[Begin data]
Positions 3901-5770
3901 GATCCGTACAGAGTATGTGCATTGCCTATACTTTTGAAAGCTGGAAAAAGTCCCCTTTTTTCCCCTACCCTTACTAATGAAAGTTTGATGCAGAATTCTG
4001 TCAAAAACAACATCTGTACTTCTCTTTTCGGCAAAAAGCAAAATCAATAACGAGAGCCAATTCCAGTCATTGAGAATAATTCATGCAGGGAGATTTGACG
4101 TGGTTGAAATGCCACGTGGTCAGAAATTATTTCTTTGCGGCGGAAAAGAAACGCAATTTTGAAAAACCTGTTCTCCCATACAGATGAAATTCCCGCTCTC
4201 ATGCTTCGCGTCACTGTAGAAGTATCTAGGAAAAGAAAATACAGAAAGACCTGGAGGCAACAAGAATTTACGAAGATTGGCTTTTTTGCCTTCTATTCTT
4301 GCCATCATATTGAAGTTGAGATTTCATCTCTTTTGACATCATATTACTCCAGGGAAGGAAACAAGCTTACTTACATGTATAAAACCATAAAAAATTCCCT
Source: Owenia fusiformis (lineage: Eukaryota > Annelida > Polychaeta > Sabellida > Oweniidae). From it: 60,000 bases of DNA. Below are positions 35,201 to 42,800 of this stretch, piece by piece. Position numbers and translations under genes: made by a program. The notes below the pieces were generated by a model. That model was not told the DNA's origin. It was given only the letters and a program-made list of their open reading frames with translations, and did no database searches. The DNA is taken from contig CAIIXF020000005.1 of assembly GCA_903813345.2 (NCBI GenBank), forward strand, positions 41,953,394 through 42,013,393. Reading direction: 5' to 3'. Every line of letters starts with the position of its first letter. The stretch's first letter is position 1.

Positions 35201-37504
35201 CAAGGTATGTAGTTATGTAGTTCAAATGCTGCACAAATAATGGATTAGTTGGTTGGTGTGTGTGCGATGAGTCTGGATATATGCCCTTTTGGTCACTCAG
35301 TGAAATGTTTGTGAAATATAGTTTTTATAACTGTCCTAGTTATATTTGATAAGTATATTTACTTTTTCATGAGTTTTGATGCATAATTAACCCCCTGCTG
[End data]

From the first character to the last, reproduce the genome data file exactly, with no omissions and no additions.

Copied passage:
Positions 3901-5770
3901 GATCCGTACAGAGTATGTGCATTGCCTATACTTTTGAAAGCTGGAAAAAGTCCCCTTTTTTCCCCTACCCTTACTAATGAAAGTTTGATGCAGAATTCTG
4001 TCAAAAACAACATCTGTACTTCTCTTTTCGGCAAAAAGCAAAATCAATAACGAGAGCCAATTCCAGTCATTGAGAATAATTCATGCAGGGAGATTTGACG
4101 TGGTTGAAATGCCACGTGGTCAGAAATTATTTCTTTGCGGCGGAAAAGAAACGCAATTTTGAAAAACCTGTTCTCCCATACAGATGAAATTCCCGCTCTC
4201 ATGCTTCGCGTCACTGTAGAAGTATCTAGGAAAAGAAAATACAGAAAGACCTGGAGGCAACAAGAATTTACGAAGATTGGCTTTTTTGCCTTCTATTCTT
4301 GCCATCATATTGAAGTTGAGATTTCATCTCTTTTGACATCATATTACTCCAGGGAAGGAAACAAGCTTACTTACATGTATAAAACCATAAAAAATTCCCT
Source: Owenia fusiformis (lineage: Eukaryota > Annelida > Polychaeta > Sabellida > Oweniidae). From it: 60,000 bases of DNA. Below are positions 35,201 to 42,800 of this stretch, piece by piece. Position numbers and translations under genes: made by a program. The notes below the pieces were generated by a model. That model was not told the DNA's origin. It was given only the letters and a program-made list of their open reading frames with translations, and did no database searches. The DNA is taken from contig CAIIXF020000005.1 of assembly GCA_903813345.2 (NCBI GenBank), forward strand, positions 41,953,394 through 42,013,393. Reading direction: 5' to 3'. Every line of letters starts with the position of its first letter. The stretch's first letter is position 1.

Positions 35201-37504
35201 CAAGGTATGTAGTTATGTAGTTCAAATGCTGCACAAATAATGGATTAGTTGGTTGGTGTGTGTGCGATGAGTCTGGATATATGCCCTTTTGGTCACTCAG
35301 TGAAATGTTTGTGAAATATAGTTTTTATAACTGTCCTAGTTATATTTGATAAGTATATTTACTTTTTCATGAGTTTTGATGCATAATTAACCCCCTGCTG